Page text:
Travel poll: Will rising cost of living mean you scrap your summer holiday? VOTE

Chris Mason questions Robert Halfon on the cost of living

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The Office for National Statistics (ONS) said recent survey figures showed 66 percent of adults in Britain had experienced an increase in the cost of living over the past month, with higher energy bills cited as a cause by four in five. Of those experiencing the cost of living rises, 32 percent said they were cutting back on their use of fuels such as gas and electricity.

Meanwhile, 53 percent were spending less on non-essentials and 26 percent were digging into their savings. At the start of this year, wholesale gas prices were on average four times higher than at the same period in 2021.

As a result, energy bills have risen sharply for millions of households and are expected to increase further in the spring when Ofgem’s cap on tariffs is supposed to rise again.

While 79 percent of participants in the ONS’s study said gas and electricity prices were a factor in their increased cost of living, 87 percent pointed to a higher price for their food shop.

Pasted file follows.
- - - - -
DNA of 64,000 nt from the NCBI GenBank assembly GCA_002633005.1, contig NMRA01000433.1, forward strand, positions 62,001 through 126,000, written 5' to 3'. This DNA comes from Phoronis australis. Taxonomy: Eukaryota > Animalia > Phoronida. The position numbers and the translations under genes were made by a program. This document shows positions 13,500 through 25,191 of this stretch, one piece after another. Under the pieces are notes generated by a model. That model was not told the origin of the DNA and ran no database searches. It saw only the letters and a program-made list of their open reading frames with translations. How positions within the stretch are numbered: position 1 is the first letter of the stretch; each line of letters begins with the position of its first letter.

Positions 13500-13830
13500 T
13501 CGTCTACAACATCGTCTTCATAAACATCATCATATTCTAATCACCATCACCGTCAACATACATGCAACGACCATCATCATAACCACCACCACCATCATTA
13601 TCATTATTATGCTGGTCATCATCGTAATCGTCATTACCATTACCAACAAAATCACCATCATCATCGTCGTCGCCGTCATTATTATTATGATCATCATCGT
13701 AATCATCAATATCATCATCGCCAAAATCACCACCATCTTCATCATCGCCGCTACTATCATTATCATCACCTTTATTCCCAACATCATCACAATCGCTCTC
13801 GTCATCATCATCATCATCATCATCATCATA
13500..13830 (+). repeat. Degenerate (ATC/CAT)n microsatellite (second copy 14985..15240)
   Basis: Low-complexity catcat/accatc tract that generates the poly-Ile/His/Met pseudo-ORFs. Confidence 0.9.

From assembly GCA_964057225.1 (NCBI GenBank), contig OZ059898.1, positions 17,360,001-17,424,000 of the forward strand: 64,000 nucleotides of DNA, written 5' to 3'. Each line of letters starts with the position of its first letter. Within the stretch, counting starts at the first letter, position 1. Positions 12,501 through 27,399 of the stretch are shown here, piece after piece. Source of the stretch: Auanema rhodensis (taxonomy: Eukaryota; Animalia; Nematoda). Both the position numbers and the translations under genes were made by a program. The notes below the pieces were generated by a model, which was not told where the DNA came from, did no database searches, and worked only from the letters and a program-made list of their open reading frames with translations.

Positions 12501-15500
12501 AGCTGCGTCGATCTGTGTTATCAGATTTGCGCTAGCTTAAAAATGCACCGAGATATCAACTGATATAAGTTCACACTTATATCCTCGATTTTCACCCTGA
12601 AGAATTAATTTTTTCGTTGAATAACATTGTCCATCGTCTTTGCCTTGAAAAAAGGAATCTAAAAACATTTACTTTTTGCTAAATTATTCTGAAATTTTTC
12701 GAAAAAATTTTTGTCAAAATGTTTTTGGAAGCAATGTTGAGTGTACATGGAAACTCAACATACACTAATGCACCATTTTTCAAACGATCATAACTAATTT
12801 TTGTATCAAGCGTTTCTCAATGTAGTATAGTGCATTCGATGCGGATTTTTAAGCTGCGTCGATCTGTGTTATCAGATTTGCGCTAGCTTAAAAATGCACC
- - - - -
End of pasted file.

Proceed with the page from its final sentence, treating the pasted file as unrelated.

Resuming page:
The figures illustrate the impact of surging inflation, which hit a near-30 year high last month and is expected to climb further in the months ahead.

The squeeze on household budgets across the country is expected to lead in a reduced number of holidays abroad compared to pre-pandemic levels.

According to Evolution Money, the average cost for a UK family of four to take a two-week break is £4792. On top of this, Britons tend to spend an extra £227 per person for each week they are away.

Despite the high price of a family holiday, Britons seem to be itching to get away after two years of lockdowns.

Holiday bookings have jumped with “notable increases” in trips planned for February half-term and Easter ahead of Covid travel tests being scrapped on February 11.

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The rule changes mean fully-vaccinated people arriving in those countries from abroad do not need to take Covid tests.

Jet2 said bookings increased by 30 percent after the announcements that rules would be relaxed for people arriving in the UK.

Steve Heapy, Chief Executive of Jet2, told the BBC the removal of testing was a “game-changer” for the travel industry.

He said demand was “already strong” before the rule changes for England and Scotland were announced on Monday, but said bookings have since risen further.

Will you be booking a holiday abroad this year? Let us know where you’ve got your eye on in the comments section below.

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